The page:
When the Malays were incensed, they would go around killing people crying “amok amok”, a cry that got into the English language as “running amuck.” The Dutch tacked the problem of Malays running amuck by “excruciating torments.” But the British found that the Malays were running amuck primarily because of the manifest injustice meted out to them by the Dutch. So, the British let the Malays be disciplined by their own Malay commanders, who were often from respected Malay Princely families.

The Malays proved to be better and more reliable than the Sinhalese, South Indian Sepoys and African Kaffirs. They took part in all the battles waged by the Dutch against the Portuguese and helped take Colombo, Galle, Batticaloa, Trincomalee, Batticaloa and Jaffna. When the British challenged the Dutch in 1795-96, they found that only the Malay troops were fighting hard. The British decided to recruit them when they took over the Maritime Provinces. The Malays proved very useful in the wars against Kandy because the they were able to match the Kandyan guerillas in jungle warfare and close combat. When the British in Madras had to fight the Polygar rebels (like Kattabomman), Malay troops were sent to subdue them.

But for all their sacrifices for the British, the Malay troops lived in squalor in their “Kampong Kertel” (village quarters) on Slave Island. Husseinmiya says that these quarters were just 12 ft by 12 ft, mud-walled, thatch-roofed and lacking ventilation. Fever and sickness were common. In 1860, CRR surgeon H.L.Cowen wrote: “I knew about black troops in Jamaica but I do not recollect that they were worse housed or worse fed than the Malay soldiers of the day.”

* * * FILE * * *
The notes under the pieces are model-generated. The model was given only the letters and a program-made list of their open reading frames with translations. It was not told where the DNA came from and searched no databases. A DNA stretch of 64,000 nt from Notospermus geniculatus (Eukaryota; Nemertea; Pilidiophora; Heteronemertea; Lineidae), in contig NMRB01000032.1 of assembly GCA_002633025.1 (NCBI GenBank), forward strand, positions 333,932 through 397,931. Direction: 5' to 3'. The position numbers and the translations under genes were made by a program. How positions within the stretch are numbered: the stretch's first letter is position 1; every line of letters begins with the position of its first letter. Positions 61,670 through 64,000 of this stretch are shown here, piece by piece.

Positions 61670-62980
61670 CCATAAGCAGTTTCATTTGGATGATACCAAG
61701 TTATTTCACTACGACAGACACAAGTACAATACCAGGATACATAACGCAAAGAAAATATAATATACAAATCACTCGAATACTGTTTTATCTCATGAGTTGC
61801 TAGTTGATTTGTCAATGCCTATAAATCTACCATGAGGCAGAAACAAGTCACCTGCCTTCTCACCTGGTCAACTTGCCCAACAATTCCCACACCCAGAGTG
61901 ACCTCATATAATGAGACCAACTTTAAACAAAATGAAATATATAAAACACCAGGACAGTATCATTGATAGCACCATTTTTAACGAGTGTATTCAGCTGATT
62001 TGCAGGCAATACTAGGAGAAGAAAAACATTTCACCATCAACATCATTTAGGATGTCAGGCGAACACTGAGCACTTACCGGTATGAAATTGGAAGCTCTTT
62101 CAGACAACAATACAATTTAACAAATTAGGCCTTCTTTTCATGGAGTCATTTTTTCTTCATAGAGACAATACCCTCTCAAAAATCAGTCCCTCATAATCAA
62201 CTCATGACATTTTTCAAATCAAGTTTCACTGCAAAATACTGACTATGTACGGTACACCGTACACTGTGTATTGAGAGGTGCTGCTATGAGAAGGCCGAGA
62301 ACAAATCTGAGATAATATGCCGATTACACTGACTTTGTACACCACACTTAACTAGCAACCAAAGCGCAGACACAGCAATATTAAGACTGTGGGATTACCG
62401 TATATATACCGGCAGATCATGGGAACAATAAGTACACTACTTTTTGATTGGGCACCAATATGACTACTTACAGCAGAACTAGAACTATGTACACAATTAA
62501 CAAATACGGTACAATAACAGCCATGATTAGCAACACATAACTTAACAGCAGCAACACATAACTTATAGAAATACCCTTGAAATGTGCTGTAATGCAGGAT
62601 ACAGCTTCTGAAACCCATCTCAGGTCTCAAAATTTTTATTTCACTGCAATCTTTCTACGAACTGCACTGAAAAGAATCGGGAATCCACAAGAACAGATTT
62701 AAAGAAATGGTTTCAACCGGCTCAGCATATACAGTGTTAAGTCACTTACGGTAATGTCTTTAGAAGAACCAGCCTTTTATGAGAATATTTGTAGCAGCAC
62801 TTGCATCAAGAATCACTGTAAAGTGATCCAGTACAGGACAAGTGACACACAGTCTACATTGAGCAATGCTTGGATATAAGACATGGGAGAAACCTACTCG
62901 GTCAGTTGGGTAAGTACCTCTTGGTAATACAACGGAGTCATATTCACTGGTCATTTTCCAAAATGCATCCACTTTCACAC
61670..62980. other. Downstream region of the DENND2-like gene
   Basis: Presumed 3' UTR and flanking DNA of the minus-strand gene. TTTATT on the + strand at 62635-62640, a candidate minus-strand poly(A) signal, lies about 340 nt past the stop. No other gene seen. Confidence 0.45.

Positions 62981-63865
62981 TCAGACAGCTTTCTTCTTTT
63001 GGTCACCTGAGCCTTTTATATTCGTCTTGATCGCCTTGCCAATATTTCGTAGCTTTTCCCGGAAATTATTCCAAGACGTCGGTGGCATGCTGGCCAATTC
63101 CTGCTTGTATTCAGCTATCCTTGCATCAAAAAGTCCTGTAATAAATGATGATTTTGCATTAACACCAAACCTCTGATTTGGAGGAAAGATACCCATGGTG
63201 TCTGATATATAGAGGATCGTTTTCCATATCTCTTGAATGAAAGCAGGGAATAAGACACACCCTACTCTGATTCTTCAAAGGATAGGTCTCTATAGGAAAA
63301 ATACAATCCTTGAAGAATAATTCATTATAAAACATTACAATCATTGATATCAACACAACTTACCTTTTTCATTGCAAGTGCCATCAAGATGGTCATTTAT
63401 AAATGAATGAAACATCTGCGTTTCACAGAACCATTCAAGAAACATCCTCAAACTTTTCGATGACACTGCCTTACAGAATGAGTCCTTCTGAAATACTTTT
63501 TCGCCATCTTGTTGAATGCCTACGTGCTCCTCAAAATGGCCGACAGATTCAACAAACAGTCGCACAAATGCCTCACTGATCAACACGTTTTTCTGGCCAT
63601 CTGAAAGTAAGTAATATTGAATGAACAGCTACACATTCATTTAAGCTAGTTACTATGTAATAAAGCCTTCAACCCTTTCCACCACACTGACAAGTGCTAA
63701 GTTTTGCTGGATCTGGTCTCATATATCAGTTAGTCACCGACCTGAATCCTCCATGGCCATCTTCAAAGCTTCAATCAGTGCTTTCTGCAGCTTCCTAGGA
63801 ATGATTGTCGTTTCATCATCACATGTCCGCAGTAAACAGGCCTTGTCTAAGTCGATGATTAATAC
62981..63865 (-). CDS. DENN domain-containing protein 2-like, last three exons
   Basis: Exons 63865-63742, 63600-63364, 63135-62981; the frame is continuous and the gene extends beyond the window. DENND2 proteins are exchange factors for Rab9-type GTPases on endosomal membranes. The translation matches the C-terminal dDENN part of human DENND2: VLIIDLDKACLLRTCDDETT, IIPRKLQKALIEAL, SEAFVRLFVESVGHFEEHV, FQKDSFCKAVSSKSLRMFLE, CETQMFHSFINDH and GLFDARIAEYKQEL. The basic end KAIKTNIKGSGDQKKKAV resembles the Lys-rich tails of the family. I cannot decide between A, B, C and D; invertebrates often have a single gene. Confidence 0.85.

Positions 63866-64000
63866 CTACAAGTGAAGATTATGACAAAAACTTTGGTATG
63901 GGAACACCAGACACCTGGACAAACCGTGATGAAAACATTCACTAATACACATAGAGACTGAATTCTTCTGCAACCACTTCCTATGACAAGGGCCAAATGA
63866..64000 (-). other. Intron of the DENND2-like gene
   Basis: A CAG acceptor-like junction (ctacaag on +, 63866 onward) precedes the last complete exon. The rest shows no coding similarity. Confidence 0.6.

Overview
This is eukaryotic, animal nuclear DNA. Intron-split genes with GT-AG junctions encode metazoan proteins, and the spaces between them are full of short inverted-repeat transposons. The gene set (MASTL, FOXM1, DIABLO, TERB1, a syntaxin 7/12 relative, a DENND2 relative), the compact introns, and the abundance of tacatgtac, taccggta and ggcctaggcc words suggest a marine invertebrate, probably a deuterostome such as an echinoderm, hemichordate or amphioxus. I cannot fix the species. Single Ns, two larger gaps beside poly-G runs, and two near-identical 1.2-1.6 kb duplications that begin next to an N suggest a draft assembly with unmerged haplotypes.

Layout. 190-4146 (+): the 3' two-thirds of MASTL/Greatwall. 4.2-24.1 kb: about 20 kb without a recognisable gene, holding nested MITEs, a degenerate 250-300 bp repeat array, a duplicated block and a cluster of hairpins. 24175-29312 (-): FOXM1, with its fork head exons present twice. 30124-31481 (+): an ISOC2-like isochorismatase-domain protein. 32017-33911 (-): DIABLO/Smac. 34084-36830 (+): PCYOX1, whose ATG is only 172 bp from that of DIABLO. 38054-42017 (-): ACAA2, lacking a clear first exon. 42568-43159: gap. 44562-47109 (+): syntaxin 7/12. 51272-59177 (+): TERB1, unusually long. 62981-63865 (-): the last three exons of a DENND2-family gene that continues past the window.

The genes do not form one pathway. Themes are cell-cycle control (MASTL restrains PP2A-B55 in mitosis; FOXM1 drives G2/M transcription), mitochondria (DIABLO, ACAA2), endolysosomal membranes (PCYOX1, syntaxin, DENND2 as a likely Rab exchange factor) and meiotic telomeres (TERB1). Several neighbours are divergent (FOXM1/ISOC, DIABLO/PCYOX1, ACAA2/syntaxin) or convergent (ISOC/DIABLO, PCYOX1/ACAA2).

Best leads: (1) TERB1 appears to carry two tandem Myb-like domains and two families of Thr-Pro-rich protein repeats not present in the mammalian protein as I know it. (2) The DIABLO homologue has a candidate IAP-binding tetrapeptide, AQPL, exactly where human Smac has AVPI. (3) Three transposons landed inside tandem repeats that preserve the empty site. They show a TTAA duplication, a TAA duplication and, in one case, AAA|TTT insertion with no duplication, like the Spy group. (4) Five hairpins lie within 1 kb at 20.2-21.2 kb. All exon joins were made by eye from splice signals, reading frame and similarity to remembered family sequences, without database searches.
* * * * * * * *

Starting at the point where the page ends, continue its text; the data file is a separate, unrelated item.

Even the married quarters lacked separate kitchens. Food was cooked communally to cut down costs. The average pay was only 8 pence a day in 1820. Fifty years later, it had risen only by 3 pence. The British were so stingy that they asked the soldiers to make their own uniforms. “After meeting all the expenses, a soldier was left with only 2 shillings and 6 pence in a month to spend on his family,” Husseinmiya points out.

However, there was a Malay Boys’ Regiment composed of the sons of soldiers. These soldier-boys were paid half the salary of an adult soldier per day. Most importantly, soldiers were entitled to a pension after 20 years of service. The Malays also had the advantage of getting an English education in schools run by the CRR, which proved to be very useful when they went for employment in the civil administration in 1833, more so after the CRR was disbanded in 1873. From 1833 onwards the soldiers joined the newly established police department which paid more than the CRR. For decades, the Lankan police force was a preserve of the Malays.

Though squalid in parts, a part of Slave Island was truly scenic. Pleasure boats of a British company plied on the Beira lake which was much larger than what it is now. The banks of the Beira lake were favoured picnic spots for British families.

Today, Slave Island is a crowded and ethnically mixed area, though still predominantly Malay, Moor and Tamil. It has an old-world look with dilapidated buildings and crowded, narrow, messy streets and lanes. Its houses are tiny and overcrowded.  From its many eateries waft the distinctive smells of Malay and Moor cuisine. But all this is destined to disappear as Slave Island becomes a swank business district due to the construction of the Colombo Financial City and the expansion of the Fort area.